What the New TV Lineup Says About America's Beliefs on Money, Sex and More

The good news is that we're more accepting of gay marriage; but we're more worried than ever about our economic future.

Pop culture can give us an intriguing window into how our attitudes as a nation are shifting. In the roster of new primetime TV shows premiering in the next few weeks, weighty issues abound. On the whole, it looks like we're getting more relaxed about gay marriage, more supicious of the wealthy, and more uncertain about our country's future. Is anyone in Washington paying attention? We'll find out soon enough.

Here some new shows that appear to be tuned in to the issues of the day:

"The New Normal"

How do we define the word "family"? What exactly is "normal"?  As Americans are becoming more aware of issues surrounding marriage equality and more accepting of gay marriage, that shift is being reflected and pushed along by primetime televison. Joining the look at "nontraditional" families popularized to great acclaim and success by "Modern Family," we have Andrew Rannells (“The Book of Mormon,” “Girls,”), Justin Bartha (The Hangover) and Ellen Barkin teaming up for this show about a gay couple, the surrogate carrying their baby, and her small-minded grandmother. Gay Marriage, surrogacy, homophobia: there’s a fearlessness about hot-button issues here that’s both intriguing and admirable and I’m looking forward to seeing how it all plays out in a comedy format. I’m also counting the minutes to once again see Andrew Rannells, whose performance as Elder Price in “The Book of Mormon” was outstanding and whose turn on “Girls” was pitch-perfect. Premieres Tuesday, September 11, 9:30pm on NBC.

"Go On"

Gather ’round. In the new Matthew Perry vehicle, our erstwhile “Friend” plays a recent widow made to attend group therapy for his grief.  I like the synergy of an actor well known for his trips to rehab playing out scenes he may well have lived through before. Yes, there will be a zany cast of characters and backstories. But what might be most interesting here is a look at good old-fashioned talk therapy at a time when many time- and cash-strapped Americans are a lot quicker to take a Xanax than traditionally talk it out. In times of eonomic recession, therapy is often seen as a luxury and for many people one of the first targets of personal cutbacks. Slashes to state and city budgets mean that low-priced therapy services are less available to those who need them. From job insecurity to worrying about our children's prospects to divorce, many Americans find themselves in need of serious emotional support. A show focusing on just that could be an interesting reflection of the collective unconscious -- and maybe it will lessen our inhibition about seeking the help we need. Premieres Tuesday, September 11, 9pm on NBC.

"666 Park"

1 percenters as minions of the Antichrist? With its Invisible Hand and dark market forces, capitalism certainly seems to have a supernatural dimension. And the rich definitely have a knack for making things disappear -- like your money, for example. In ABC’s new supernatural drama set on New York City’s Upper East Side, Terry O’Quinn (formerly John Locke on “Lost”) and Vanessa Williams play the owners of a building where evil apparently knows all the resident’s names.  Whether or not O’Quinn is in fact thedevil remains to be seen, but I’ll be tuning in to see how this show handles the twist on the age-old New York real estate question: how much would you pay for the perfect apartment? And in the larger sense, how far will people go to get what they want? Both scary and timely as so many Americans are as skeptical of the rich as they are fearful of declining economic status. Premieres Sunday, September 30 ,10pm, on ABC.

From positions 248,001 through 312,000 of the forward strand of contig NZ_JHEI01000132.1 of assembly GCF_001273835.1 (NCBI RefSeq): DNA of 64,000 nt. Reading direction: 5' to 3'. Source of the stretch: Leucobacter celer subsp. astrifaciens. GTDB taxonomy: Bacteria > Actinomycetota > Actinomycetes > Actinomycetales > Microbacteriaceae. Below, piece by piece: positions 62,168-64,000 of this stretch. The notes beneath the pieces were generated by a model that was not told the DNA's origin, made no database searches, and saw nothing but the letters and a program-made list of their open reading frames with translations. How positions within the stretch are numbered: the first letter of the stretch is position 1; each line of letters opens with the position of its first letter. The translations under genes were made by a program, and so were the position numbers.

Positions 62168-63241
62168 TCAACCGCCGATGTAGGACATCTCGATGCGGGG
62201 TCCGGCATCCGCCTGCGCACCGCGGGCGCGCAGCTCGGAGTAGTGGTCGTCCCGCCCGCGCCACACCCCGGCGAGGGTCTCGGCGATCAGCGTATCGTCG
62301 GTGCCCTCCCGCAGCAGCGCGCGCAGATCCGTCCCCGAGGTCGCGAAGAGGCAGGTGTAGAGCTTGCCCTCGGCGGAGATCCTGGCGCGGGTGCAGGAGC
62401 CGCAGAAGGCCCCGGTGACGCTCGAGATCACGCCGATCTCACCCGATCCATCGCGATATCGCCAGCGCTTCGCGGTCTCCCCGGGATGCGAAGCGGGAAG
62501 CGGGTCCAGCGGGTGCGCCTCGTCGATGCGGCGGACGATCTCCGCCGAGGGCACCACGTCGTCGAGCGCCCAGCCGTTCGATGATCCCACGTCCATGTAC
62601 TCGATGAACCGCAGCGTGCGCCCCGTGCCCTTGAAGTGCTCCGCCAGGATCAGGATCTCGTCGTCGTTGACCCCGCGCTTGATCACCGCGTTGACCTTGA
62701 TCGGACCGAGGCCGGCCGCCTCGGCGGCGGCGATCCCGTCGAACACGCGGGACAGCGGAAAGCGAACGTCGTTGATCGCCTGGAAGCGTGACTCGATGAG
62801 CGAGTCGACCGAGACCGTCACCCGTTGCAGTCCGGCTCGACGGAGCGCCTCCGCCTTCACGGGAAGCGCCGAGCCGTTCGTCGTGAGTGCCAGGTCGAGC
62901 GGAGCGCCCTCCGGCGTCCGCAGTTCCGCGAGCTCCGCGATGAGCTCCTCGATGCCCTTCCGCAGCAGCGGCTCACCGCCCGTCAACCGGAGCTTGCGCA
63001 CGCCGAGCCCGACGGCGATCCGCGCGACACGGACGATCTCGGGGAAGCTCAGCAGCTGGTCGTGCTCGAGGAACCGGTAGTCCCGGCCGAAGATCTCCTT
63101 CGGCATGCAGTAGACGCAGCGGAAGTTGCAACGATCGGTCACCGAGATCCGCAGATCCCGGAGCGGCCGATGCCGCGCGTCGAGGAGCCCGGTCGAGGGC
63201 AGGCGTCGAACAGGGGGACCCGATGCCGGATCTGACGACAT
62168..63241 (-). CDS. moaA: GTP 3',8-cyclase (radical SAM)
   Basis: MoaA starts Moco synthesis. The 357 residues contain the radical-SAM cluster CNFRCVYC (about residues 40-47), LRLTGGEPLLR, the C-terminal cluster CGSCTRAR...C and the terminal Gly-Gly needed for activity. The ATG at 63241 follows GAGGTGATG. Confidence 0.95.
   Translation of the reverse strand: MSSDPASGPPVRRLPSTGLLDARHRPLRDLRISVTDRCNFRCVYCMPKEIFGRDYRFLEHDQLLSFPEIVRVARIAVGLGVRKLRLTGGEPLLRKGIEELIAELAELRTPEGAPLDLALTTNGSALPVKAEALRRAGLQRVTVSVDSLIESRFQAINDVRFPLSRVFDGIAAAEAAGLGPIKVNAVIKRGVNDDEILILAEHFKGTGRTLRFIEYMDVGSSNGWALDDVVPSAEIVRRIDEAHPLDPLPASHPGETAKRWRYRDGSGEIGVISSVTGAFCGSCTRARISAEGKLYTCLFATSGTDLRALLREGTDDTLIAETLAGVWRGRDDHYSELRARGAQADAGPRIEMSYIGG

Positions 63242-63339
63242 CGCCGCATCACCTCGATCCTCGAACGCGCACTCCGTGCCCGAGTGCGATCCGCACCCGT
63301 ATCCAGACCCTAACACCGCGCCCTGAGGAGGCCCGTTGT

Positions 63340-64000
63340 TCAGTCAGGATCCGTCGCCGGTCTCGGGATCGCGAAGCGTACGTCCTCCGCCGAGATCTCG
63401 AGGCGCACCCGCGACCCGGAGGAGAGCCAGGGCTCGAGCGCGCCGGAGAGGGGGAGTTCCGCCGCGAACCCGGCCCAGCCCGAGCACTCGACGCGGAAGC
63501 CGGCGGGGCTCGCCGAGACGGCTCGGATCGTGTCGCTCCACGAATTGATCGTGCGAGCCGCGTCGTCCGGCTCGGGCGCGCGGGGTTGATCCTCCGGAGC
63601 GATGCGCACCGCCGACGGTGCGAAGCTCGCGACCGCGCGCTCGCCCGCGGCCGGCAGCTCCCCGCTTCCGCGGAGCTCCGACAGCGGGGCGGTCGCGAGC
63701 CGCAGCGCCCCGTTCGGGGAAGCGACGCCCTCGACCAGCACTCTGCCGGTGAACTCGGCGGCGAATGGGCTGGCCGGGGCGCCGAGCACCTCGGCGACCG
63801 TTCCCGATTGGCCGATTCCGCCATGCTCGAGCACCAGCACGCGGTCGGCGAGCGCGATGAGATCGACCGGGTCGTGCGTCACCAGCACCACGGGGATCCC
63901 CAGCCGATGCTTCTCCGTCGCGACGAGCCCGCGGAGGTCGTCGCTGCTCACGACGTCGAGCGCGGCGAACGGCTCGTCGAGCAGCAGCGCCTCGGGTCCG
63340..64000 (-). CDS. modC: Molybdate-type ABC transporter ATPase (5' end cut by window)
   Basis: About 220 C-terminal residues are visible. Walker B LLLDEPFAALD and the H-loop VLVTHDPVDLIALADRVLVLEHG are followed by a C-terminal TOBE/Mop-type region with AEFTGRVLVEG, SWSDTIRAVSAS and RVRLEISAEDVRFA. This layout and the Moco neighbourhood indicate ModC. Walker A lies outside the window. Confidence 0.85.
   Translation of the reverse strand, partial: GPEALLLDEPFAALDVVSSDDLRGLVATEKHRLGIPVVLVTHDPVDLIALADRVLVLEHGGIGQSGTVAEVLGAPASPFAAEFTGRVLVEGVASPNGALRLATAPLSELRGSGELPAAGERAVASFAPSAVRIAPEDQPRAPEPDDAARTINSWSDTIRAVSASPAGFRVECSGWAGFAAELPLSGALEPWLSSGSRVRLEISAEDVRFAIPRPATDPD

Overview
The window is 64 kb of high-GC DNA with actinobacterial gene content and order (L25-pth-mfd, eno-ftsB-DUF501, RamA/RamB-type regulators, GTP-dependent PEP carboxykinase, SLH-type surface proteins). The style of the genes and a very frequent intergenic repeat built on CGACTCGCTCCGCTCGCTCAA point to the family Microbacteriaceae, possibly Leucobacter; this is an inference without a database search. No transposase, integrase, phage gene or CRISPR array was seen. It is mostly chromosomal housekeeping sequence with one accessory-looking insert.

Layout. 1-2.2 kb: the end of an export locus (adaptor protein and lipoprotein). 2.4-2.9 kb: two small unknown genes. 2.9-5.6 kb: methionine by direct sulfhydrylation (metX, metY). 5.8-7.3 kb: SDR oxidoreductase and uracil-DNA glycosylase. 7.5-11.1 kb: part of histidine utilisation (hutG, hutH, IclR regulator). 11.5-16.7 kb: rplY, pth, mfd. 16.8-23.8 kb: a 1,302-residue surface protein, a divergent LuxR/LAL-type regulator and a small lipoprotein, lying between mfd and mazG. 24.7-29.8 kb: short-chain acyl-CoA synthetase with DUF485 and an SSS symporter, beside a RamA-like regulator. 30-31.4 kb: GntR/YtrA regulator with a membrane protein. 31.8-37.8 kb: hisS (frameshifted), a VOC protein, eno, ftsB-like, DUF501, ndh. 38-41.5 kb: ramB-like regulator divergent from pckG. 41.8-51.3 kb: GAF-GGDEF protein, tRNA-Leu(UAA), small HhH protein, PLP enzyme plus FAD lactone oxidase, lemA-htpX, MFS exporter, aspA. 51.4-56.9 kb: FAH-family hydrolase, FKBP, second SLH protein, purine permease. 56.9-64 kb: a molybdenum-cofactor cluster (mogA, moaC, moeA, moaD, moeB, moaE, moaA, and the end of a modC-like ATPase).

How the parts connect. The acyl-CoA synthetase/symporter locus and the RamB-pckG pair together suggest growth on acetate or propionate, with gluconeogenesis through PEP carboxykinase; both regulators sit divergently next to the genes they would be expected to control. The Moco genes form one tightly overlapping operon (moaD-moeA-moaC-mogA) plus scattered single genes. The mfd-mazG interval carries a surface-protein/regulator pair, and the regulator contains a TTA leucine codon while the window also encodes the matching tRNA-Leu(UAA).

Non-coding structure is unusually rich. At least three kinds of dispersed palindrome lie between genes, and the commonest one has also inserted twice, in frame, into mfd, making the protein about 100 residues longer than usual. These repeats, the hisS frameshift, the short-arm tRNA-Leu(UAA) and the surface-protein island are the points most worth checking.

Special mentions to shows returning in 2013:


Sean Hayes (the much beloved Jack from “Will and Grace”) will be joining his former co-star Debra Messing on NBC’s show about a Broadway show. Tune in for Hayes’ meta multi-episode arc as a television star making his Broadway debut and stay for the fact that in this time of proposed cuts to the National Endowment for the Arts, it might be a good idea, or even karmic, to support theater and the arts in any form. And when times are tough, everyone could use a little show-stopping entertainment. There's a reason why folks flocked to see extravagant musical spectacles during the Great Depression; a little song and dance makes you forget that the rent is due. Season 2 premieres in 2013.

"Downton Abbey"

“Are you really telling me that all the money is gone?” the Earl of Grantham asks in this preview of the eagerly anticipated third season of Masterpiece Theater's wildly sucessful look at the lives of an aristocratic Yorkshire family and their servants during the reign of King George V. “I’m afraid so,” comes the reply. Most unfortunately, while it premieres this fall in the UK, “Downton” won’t reach our shores until 2013. But I'll be looking forward to how America's own anxieties about declining empire and dwindling fortunes play out in this clever drama. Will we greet our future with despair or ingenuity? Will we wax nostalgic for what has been lost or be energized by the challenge of what is to come? The characters will provide clues as to how we envision the unknown path ahead. Premieres Sunday, January 6, 2013 on PBS.

Alison Pace is the author of five novels, including 'If Andy Warhol Had a Girlfriend' and 'Pug Hill.' She lives in New York City. Follow her on twitter @alisonpace, at and